Linda Ronstadt is one of the most successful female artists of all time, having won 10 Grammys (with 17 additional nominations) and an Emmy, plus having received Tony and Golden Globe nominations.
But her career took a sharp left turn when she discovered she had Parkinson’s disease, which she just went public with last month. The 67-year-old singer has not sung publicly since 2009. She now tells ABC News that something was wrong with her voice for 12 to 15 years before she was finally diagnosed.
“I was struggling to sing for so many years. I knew there
was something dramatically, systemically wrong. And I knew it was
mechanical and it was muscular. … I had no control over the muscular,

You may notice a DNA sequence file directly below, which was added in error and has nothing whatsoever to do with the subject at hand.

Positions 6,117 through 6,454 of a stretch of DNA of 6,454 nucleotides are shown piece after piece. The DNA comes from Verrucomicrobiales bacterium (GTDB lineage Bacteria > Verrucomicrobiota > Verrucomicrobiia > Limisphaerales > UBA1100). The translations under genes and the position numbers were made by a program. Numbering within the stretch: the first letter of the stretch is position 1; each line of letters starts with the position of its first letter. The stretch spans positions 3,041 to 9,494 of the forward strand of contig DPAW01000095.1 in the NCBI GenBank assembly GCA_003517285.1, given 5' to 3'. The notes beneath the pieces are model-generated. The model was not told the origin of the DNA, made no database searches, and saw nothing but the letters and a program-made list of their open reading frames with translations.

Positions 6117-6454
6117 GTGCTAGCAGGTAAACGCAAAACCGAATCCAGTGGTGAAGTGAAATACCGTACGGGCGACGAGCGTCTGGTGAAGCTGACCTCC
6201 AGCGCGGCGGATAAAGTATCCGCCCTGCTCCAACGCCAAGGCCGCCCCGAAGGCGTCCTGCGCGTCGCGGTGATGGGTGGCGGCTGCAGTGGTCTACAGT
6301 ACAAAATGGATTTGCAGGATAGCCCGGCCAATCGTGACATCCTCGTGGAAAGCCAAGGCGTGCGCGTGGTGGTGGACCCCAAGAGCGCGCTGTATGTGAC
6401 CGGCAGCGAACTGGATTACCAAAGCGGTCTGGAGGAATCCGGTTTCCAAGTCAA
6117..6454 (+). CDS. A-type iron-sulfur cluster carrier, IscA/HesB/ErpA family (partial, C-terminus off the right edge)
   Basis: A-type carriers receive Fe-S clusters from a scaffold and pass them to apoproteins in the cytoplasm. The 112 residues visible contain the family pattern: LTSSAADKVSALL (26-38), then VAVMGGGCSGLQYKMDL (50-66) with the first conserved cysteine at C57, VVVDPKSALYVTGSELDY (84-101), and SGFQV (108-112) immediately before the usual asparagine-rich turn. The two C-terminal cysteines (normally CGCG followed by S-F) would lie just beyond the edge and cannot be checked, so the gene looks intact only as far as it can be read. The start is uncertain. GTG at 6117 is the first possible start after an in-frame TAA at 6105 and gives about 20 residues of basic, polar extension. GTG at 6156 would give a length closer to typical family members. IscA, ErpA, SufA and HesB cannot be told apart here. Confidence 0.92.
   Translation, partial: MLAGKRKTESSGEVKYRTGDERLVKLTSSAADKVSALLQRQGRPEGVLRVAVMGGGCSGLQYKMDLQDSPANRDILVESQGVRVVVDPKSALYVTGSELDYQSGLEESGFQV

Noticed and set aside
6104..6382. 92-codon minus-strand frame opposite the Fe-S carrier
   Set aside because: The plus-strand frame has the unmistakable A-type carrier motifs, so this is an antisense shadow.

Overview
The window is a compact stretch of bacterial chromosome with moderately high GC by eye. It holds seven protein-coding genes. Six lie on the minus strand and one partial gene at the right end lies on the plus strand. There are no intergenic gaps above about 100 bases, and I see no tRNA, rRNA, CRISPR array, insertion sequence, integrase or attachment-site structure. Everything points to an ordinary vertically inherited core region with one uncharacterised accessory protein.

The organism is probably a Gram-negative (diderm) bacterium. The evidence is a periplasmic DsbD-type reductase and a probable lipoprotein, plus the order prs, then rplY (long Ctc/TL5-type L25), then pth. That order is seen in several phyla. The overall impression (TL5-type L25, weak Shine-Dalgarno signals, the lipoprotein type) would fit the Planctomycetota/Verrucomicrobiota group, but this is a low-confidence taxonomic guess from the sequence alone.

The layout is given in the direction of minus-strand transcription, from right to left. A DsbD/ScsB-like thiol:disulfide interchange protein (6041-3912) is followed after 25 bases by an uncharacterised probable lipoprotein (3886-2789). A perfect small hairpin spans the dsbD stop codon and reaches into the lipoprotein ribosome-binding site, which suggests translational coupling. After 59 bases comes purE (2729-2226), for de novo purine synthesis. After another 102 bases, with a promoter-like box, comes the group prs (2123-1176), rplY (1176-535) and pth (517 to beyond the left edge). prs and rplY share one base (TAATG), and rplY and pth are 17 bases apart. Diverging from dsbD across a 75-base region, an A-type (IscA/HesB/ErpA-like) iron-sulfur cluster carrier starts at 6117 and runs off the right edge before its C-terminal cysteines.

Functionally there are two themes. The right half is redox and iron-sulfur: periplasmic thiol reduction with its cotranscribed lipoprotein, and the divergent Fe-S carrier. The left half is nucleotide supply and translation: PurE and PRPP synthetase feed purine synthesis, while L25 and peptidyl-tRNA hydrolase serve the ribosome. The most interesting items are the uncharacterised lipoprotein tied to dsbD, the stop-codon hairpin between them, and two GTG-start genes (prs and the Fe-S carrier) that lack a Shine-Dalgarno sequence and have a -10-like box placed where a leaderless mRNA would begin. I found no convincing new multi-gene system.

you know. … The brain has to be able to send very, very subtle cues to
your vocal chords and get the muscles to vibrate a certain way. … I’d aim for a C and I’d hit a G. It’s like my elevator would go to the wrong floor all the time,” says Ronstadt.
She says when the diagnosis finally came, after the tremors started in her hands, she had a “real, kind of ‘holy s***’ moment.”
“You sort of go, ‘Yow. This has happened,” says Ronstadt. But she appreciates what she is still able to do, even if singing has become hard for her.
“When I wake up in the morning, I think, ‘I can walk and I can talk, so it’s a good day,” says Ronstadt. “‘Cause there’ll probably come a day when I can’t do those things.”